JpGU-AGU Joint Meeting 2020

Presentation information

[E] Poster

M (Multidisciplinary and Interdisciplinary) » M-IS Intersection

[M-IS15] Global climate change driven by the Southern Ocean and the Antarctic Ice Sheet

convener:Osamu Seki(Institute of Low Temperature Science, Hokkaido University), Akira Oka(Atmosphere and Ocean Research Institute, The University of Tokyo), Yoshifumi Nogi(National Institute of Polar Research), Robin Elizabeth Bell(Lamont Doherty Earth Observatory)

[MIS15-P27] Preliminary results of the JARE 61 geomorphological survey at Langhovde in Lutzow Holm Bay, East Antarctica

*Takeshige Ishiwa1, Yuki Tokuda2, Takuya Itaki3, Satoshi Sasaki4, Yusuke Suganuma1, Shintaro Yamasaki5 (1.National Institute of Polar Research, 2.Tottori University of Environmental Studies, 3.National Institute of Advanced Industrial Science and Technology, 4.Shimane University, 5.Disaster Prevention Research Institute, Kyoto University)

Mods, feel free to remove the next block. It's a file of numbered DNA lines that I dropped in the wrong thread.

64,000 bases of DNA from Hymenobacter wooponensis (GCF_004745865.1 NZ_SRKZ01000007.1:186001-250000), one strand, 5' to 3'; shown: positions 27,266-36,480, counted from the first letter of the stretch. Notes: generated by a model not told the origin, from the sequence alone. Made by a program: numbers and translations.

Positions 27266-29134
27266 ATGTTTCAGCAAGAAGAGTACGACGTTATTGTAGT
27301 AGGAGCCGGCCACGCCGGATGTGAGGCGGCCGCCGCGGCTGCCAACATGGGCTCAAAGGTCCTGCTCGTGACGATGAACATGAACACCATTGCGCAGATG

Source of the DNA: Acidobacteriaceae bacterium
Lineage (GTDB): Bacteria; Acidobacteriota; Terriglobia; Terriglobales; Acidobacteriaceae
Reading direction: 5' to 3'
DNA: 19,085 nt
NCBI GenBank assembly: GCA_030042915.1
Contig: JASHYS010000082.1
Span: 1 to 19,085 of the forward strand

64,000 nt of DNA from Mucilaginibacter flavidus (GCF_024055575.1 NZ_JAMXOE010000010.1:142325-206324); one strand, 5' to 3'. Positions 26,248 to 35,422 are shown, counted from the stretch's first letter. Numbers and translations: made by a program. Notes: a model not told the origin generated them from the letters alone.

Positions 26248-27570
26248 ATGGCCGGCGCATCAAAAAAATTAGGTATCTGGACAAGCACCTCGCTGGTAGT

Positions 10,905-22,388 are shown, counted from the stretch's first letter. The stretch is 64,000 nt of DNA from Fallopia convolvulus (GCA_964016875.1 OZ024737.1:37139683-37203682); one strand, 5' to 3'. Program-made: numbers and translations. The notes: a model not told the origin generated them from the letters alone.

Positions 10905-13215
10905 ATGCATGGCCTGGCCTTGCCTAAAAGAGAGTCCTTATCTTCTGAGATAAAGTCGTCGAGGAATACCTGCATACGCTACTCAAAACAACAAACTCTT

Keywords:Japanese Antarctic Research Expedition , Antarctic Ice Sheet Change, Geomorphological Survey

The mass loss of the Antarctic Ice Sheet due to the global climate changes will largely contribute to global sea-level rise. The information of present ice-sheet mass balance is required to achieve an accurate projection of Antarctic Ice Sheet changes. The timing and amplitude of Antarctic Ice Sheet change during the Last Deglaciation is essential to assess a glacial isostatic adjustments effect on the present ice-sheet mass balance. However, the difficulty of access to Antarctica makes it challenging to obtain field-based evidence of ice-sheet and sea-level change during the Last Deglaciation. In the 61st Japanese Antarctic Research Expedition (JARE61), the geomorphological survey was carried out in Langhovde and West Ongul Island in Lutzow Holm Bay, East Antarctica. We will report the preliminary results of JARE 61 such as the bathymetry data, CTD profiles, and sampling locations in shallow water and Lake Nurume of Langhovde. These data will be used to obtain the geological evidence of paleoenvironmental changes due to sea-level and ice-sheet fluctuation in future studies.